Cantorial school started last week. I no longer have a full-time job in the software industry and instead I’m a full-time graduate student in the Jewish world.
I was sitting in Panera in May 2010 with my laptop when I registered JHacker.org, which is as good a point as any to mark when I started thinking about a way to return to professional work in the Jewish community. Like all good things, COSEL wasn’t exactly what I had in mind when I started on that path. I guess my journey has taken me to where I needed to go.
Being in school is a little different as an adult. I like learning and am excited to be back in school. Like school at any age, there are teachers and books and classes, and the chance to grow and change. Also, at this level, school is a big, serious career investment. It’s more professional. Unlike high school and being overwhelmed with extracurricular activities, now being overwhelmed is more like starting a company and figuring out your business model. Compared to college, juggling family and self-care and practical issues is just like being an adult with any other job. More than some of the jobs I’ve had, it matters more now to dress and act professionally.
It’s also a change from seeing rabbis and cantors mostly as people at the front of the room to them being, well, almost everyone, all day, every day. We’re all just people who need to eat lunch and drink water and go to the doctor. And it’s going to be different now that, when I do go to buy a coffee or get a haircut, I’m doing so as a (student) clergy person, and I can’t take off my religious hat now that it’s the answer to “what do you do?” (Even if I actually still can take off my kippah. Especially for a haircut 🙂 ). I’ve known this, but it’s even more obvious that clergy are people with the same characteristics that make all humans weird and beautiful.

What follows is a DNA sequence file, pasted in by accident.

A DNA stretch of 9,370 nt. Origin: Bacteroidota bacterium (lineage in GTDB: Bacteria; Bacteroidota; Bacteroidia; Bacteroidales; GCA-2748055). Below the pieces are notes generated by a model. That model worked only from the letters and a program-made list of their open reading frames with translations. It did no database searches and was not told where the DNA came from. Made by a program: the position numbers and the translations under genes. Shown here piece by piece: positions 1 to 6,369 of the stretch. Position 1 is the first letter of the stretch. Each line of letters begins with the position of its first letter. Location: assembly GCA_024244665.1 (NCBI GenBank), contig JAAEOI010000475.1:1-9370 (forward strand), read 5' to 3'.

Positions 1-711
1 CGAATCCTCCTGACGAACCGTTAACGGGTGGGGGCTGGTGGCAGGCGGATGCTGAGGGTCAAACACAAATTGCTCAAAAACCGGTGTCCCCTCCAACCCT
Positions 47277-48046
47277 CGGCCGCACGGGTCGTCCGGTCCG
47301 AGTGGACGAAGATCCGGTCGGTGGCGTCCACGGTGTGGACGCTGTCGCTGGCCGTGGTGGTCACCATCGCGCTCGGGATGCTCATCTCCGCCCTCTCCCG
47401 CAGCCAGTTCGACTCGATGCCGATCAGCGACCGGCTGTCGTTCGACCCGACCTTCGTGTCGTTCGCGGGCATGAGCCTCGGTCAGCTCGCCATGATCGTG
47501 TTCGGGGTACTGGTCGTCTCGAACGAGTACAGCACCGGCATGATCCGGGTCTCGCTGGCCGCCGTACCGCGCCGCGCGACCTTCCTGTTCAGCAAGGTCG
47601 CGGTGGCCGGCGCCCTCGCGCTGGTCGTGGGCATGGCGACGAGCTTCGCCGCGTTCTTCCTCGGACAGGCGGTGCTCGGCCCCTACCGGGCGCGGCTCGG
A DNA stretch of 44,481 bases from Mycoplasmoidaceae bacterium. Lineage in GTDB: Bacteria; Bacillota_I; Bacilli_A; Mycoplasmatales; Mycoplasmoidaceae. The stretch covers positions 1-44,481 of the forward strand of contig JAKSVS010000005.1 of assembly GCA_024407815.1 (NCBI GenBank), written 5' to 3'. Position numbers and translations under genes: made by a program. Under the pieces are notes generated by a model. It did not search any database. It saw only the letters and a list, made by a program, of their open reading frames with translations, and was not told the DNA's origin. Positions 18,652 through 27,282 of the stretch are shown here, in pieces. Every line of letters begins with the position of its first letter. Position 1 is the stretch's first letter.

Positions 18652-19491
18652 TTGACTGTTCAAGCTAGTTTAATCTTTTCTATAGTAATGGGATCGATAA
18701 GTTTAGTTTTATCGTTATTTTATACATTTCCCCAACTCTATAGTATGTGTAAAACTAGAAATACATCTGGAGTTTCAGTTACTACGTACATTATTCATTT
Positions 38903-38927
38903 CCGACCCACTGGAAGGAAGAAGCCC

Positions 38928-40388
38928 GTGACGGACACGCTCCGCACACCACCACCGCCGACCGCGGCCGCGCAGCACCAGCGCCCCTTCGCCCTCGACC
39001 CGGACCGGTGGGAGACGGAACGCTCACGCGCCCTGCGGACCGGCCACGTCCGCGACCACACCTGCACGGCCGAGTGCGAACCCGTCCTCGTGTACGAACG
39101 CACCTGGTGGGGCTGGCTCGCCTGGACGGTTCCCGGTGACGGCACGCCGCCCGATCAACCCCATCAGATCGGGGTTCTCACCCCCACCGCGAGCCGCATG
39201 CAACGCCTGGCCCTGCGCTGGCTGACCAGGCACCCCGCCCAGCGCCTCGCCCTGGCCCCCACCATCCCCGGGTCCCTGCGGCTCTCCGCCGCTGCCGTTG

In one of our activities, there was a chance to consider the character trait of הכרת הטוב (hakarat hatov), gratitude, or more literally, “recognition of the good.” Gratitude is the first thing Jews pray in the morning (modeh ani). It’s something I’ve learned as a practice from contemporary mindfulness teachers, and something Cheryl has recently reminded me about, too. For too many of the past several years, while sitting in a corporate cubicle—acknowledging that I’ve done some fairly cool things for what you can do sitting in a corporate cubicle—I’ve been envious of people who have started businesses, traveled, learned, taught, sang, and done things other than collecting a salary and sitting in a cubicle. And yet I’ve been anxious about doing anything else. My intention is to practice more gratitude. If I get frustrated about something, I need to be grateful for all the things I have, and especially the family, friends, and colleagues that have been amazingly supportive. If I get envious or anxious about something, I need to recognize how many things have already, and will continue to, work out. I hope to work on this more in the coming year.
As I used to sing in the Shira Kline song with the kids in tot Shabbat, “Barukh atah Adonai—thank you God.”